©Stuart M Bennett 2005

Mustela erminea

The Stoat


The Stoat is one of the fiercest predators and is active by day and by night, it relentlessly tracks it's prey by scent, and apparently it licks the blood off it's prey's fur leading to the old wives tale that it sucks blood. The victim is killed by pouncing on it and biting deeply into the back of the neck near the base of the skull. It was virtually driven to extinction in the 1950's when myxomatosis was introduced, as rabbits are it's main sources of prey. It was only the fact that stoats eat many other types of prey even insects that it was able to survive. A stoats hunting ground is usually about 50 acres although it can be more if prey is scarce. Like it's relations it's den is a rock crevice or a disused rabbit burrow and it normally lives alone. In winter the coat of the stoat turns white (see below) all except for the tip of it's tail which is black (it is said to be in ermine). This is the fur fur that This colour change depends on the length of the days. In Northern Scotland the change is complete with the stoat having a creamy coloured coat, whilst down in Southern England the animal remains brown with creamy white under parts. Like the weasel the margin between the brown and the white is different in every animal. Stoats are legally protected in Eire but not in the United Kingdom. Stoats don't like to be out in the open and so tend to hunt along ditches, hedgerows and walls or through meadows and marshes. They search each likely area systematically, often running in a zig-zag pattern.



Size: head and body, about 25cm, tail 76mm or more. Females may be 50% smaller than male. In North America they are quite a lot larger. Weight: 140 - 445g.

Life-span: average one to one and a half years. Can live up to 7 years.

Breeding: Stoats are solitary animals and only socialise with each other in the breeding season. Mating occurs July to mid-August, but the fertilised eggs within the female do not begin developing until up to 10 months later, so that the female does not give birth until the following spring around April or May. This is called delayed implantation and is the same as the delay with the Pine Marten.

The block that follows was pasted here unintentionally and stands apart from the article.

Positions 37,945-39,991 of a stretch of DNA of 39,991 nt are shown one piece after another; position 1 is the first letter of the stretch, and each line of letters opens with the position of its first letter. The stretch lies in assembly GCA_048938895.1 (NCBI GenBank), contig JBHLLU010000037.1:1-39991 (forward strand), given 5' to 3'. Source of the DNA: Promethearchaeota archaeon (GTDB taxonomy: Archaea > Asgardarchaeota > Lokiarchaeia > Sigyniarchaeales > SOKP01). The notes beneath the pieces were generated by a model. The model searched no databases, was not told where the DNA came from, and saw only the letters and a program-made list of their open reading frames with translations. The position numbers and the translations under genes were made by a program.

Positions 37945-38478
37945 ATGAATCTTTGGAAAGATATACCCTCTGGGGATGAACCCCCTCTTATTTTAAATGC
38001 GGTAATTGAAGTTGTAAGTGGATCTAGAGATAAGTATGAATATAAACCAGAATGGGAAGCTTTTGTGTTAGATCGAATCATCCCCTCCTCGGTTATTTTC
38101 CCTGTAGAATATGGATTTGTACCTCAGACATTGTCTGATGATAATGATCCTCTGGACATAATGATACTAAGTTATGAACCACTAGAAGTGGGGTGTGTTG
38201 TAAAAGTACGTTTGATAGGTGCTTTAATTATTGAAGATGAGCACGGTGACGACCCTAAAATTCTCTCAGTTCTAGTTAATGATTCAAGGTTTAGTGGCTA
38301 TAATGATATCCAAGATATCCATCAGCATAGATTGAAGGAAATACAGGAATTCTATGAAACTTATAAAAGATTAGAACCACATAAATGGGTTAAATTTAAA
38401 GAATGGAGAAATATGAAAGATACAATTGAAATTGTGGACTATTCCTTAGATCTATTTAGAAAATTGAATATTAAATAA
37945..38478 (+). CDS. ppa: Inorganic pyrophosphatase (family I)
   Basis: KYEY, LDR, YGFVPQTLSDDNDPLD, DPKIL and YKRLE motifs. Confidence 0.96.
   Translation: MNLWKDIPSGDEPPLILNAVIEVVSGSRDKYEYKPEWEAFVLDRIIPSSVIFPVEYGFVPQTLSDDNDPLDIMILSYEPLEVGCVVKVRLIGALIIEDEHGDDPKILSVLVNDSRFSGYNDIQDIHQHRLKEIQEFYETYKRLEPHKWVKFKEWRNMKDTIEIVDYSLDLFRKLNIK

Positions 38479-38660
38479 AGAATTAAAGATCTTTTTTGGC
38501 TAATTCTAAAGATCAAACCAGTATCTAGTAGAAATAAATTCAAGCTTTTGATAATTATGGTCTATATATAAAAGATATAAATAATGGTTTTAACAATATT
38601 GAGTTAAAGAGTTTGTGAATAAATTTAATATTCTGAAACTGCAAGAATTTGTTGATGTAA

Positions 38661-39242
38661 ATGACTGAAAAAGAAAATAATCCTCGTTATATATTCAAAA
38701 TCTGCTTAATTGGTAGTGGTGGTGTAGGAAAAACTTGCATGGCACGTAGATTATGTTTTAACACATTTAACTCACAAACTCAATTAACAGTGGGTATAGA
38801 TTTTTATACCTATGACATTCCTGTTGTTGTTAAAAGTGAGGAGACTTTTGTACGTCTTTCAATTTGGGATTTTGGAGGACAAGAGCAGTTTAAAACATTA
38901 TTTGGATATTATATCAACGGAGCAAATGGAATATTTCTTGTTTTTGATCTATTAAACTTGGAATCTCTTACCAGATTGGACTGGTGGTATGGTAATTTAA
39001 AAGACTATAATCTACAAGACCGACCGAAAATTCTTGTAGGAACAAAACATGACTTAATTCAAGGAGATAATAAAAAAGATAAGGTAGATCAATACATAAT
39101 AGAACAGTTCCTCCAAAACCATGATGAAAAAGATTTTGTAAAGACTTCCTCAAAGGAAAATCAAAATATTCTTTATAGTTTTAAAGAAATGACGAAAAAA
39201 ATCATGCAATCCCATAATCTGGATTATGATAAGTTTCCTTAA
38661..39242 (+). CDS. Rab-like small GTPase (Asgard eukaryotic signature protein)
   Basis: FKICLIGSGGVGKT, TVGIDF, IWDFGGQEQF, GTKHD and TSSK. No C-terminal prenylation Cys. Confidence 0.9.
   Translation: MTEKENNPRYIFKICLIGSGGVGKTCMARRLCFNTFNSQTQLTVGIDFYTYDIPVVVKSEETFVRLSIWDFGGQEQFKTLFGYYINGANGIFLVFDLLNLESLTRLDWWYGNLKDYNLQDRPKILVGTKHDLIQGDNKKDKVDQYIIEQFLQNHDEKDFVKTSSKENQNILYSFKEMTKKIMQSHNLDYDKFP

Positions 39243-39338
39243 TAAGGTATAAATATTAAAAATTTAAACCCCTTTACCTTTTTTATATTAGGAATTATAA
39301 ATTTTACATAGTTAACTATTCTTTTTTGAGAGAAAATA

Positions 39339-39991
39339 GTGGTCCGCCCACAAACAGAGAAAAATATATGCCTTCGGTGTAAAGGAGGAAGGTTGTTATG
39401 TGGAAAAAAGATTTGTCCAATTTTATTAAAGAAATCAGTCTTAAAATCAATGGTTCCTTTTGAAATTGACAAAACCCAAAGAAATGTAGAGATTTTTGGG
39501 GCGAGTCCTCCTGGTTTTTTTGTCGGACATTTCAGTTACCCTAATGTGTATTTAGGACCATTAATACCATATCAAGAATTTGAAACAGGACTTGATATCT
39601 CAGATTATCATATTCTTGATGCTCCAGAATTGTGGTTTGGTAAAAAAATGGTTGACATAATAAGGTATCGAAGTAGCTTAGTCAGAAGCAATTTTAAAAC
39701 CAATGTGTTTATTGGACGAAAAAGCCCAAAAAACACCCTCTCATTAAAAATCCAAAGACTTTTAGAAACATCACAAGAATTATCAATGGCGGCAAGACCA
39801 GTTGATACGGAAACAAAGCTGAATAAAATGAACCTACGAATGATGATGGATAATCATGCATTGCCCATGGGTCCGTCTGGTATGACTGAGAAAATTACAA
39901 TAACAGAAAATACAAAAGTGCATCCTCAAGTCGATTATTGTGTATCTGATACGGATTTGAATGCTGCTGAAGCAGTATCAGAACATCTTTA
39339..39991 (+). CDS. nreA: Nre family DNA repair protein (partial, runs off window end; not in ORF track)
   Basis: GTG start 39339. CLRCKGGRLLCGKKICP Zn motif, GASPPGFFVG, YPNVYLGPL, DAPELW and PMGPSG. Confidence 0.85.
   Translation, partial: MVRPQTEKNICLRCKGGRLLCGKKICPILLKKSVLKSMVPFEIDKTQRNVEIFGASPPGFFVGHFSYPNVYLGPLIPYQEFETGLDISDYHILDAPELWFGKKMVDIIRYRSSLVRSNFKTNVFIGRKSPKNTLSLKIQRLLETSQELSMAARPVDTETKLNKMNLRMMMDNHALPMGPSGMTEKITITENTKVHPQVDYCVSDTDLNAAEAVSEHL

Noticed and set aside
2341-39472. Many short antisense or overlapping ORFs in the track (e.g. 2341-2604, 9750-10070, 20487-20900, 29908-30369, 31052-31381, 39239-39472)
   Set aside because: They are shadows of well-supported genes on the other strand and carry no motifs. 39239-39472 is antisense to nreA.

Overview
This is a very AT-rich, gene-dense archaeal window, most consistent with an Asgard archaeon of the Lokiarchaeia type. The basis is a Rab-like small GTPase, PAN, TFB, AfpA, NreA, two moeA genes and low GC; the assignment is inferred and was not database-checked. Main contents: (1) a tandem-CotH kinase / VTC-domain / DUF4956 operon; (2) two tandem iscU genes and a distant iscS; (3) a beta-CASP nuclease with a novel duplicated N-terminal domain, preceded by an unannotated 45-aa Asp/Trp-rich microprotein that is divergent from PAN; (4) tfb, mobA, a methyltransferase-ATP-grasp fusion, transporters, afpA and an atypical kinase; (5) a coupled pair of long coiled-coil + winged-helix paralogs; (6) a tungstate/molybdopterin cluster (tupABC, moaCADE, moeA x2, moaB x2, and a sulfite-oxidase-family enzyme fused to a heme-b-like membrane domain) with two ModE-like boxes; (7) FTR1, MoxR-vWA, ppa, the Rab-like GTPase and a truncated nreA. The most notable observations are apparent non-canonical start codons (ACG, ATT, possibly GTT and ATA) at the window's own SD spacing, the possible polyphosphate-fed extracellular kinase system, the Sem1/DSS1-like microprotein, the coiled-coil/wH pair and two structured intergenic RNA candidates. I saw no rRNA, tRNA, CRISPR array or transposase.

Litter Size: Some sources say 3-4 some sources say 6-12. For sake of argument let us say that the litter size is 3-12 then that covers all the bases.

The eyes of the young or kittens do not open until they are about a month old and they are covered in fine white fur with it being thicker at the scruff of the neck so that the mother can carry them with out her teeth penetrating the skin. weaning takes place at 6-8 weeks and at about 6 weeks old the black tip appears at the end of their tails. Like the other members of this genus they stay together as a family for about a month before going their own way.

The ceromonial ermine cloak worn by medieval kings and queens was made from ermine. Because of its white coloring, the ermine is a symbol of moral purity and innocence. Its fur is attached to the robes and mozettas of various dignitaries, including those of the Roman Catholic Church, as a reminder of the purity and innocence their office requires in motive, discipline, behavior, and teaching. Like other white creatures, this carnivore is a symbol of Christ's innocence. Because its coat turns brown in the summer, the white ermine seems to die in the spring and be reborn in the winter. Therefore it is a symbol of Christ's Resurrection.

In the past, the ermine was believed to be an amphibious creature which preferred death to the soiling of its fur. According to Aelian, ermine, falling into a mud puddle, would immediately die of horror. Another myth was that hunters easily caught ermine by smearing mud on the entrances of the creatures' homes. Rather than sully their coats, by running through the dirty entranceway, the ermine, exhausted by the chase and unable to escape the hounds, would wait outside their homes for the hunters to kill them. Thus the ermine became associated with phrases such as "Death before Dishonor." This animal appears on coats of arms as the emblem of knights who would perform any unpleasant deed and suffer any hardship, including death, rather than stain their reputation or conscience.

This pattern was imitated in heraldry, as early as the second half of the 12th c., and came to be one of the two main furs. Its appearance is a white field with a regular pattern or semy of ermine spots. The shape of the spot varied over time and place, although its standard form nowadays is that of 3 dots arranged in triangle, with a kind of tail extending downward and flaring out. The spot itself is a charge, and can be used on its own, in specified numbers, or to form a design. Below are a couple of examples of the ermine displayed on a shield.


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